Nobody's Perfect...

Today’s blog was inspired by a What’s Hot Blog on the MichiganFirst.com. I was hunting for an intriguing and helpful blog topic and the What’s Hot blog is full of some amazing stuff.  The article I read is called, “Financial Mistakes People Make at Different Ages.” Everybody makes mistakes, everybody has those days, everybody knows, what, what I’m talking bout’…(Hannah Montana reference anyone?) As I dove into the article I realized a few things. First, it made me feel a little bit guilty, because I have made these mistakes. Second, I realized if we talked about avoiding the mistakes more, less people would get caught up in a financial mess. 

I feel the need to share the common money mistakes people make in their 20’s in the hopes that some of you will be able to avoid these mistakes. 

1. Going big or going home, aka, living beyond your means. 

Let’s be real here, we all want to buy new products, have the latest electronics and live the #wonderlust lifestyle, but it’s important that we don’t frivolously spend our money in these YOLO years of our life. If we accumulate too much debt, and don’t focus on paying off the debt we might have, it can potentially hold us back in the long run and limit our options.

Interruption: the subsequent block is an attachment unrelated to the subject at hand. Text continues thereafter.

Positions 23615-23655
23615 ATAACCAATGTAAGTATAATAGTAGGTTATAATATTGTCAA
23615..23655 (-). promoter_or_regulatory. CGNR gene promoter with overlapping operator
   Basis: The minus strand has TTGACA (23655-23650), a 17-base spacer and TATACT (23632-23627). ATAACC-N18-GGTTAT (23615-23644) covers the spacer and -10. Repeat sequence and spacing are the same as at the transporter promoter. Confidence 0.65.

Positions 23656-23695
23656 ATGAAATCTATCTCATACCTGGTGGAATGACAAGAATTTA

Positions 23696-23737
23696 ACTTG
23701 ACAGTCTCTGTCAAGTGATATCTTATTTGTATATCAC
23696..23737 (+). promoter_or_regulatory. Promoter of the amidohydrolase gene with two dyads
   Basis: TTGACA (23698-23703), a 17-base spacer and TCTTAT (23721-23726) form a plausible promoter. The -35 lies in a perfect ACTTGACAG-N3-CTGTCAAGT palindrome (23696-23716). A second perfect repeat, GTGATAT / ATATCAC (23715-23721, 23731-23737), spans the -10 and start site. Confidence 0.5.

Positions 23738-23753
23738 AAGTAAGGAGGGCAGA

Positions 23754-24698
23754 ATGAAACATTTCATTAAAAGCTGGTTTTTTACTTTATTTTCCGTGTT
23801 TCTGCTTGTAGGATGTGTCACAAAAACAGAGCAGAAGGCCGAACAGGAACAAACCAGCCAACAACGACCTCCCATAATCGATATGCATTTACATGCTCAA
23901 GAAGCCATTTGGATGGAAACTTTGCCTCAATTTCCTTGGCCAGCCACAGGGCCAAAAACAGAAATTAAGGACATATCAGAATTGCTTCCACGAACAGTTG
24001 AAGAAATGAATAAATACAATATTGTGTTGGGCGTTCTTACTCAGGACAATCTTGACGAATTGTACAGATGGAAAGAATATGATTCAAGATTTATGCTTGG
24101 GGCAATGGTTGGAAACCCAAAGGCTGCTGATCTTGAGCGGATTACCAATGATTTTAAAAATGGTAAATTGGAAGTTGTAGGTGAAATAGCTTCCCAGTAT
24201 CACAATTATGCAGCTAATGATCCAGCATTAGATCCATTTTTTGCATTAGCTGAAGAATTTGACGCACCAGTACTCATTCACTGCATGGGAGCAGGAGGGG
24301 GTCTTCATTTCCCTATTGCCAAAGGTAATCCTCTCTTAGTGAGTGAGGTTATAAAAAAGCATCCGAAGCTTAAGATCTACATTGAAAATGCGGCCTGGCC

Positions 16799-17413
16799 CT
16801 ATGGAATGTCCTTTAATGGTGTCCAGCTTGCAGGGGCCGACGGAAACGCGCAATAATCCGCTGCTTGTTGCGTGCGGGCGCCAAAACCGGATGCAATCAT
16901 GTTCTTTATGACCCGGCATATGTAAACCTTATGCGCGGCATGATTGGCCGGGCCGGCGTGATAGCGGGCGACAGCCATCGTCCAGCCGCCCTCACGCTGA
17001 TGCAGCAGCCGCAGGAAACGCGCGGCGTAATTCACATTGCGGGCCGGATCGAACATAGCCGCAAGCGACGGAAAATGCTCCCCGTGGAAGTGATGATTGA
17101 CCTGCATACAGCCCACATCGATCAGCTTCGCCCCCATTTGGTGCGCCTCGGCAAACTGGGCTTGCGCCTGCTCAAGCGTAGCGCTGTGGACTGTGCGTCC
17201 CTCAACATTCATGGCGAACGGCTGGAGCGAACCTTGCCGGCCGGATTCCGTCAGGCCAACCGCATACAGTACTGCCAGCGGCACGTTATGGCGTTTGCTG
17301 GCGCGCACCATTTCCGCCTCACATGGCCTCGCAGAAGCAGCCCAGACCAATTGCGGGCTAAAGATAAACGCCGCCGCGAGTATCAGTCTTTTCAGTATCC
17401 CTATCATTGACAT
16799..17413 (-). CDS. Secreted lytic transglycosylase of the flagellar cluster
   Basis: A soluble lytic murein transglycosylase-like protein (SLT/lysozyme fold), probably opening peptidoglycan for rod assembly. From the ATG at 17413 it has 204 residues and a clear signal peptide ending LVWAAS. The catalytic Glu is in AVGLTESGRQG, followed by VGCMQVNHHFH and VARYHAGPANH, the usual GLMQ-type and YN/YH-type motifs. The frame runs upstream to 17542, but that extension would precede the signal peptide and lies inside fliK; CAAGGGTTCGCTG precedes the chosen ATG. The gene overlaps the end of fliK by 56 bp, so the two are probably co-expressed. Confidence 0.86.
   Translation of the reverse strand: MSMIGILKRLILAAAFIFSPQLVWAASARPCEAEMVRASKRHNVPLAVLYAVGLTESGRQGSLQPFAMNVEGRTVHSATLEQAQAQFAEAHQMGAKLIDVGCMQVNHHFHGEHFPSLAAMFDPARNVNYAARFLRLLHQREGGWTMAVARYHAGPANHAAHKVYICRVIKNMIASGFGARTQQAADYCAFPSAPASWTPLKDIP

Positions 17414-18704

2. Not asking questions, because we might look dumb. 

I had this thought that once I became an “adult” I would somehow understand the processes and terminologies that are used in the financial world. I would be competent and organized. REALITY CHECK, those things don’t come automatically, we have to ask questions, do research and make time to stay organized. We should use our financial institution as a resource and ask them every question we have about managing our money. Read articles to stay up to date with new policies and procedures and PLEASE don’t sign up for an account before you know how much money it will cost you, save you or what kind of benefit it actually has for you. 

3. Spending every penny.

I have written countless blogs about budgeting and saving money, but here I go again. It requires discipline and tunnel vision to set aside at least 10% of your paycheck. However, when you are saving money for emergencies and for retirement you will be glad you did when you actually need that money. Look at it this way, would you rather have a new pair of shoes, a new watch or a new bag every month, or would you rather be able to travel the world when you are retired?  Start saving now and your small sacrifices will add up to a big reward. 

I don’t want to be a stereotypical 20 something. I want to break outside of the box and set myself up for financial success, and I hope this helps you do the same!

Keeping it Fresh, Young & Free,

Ebeth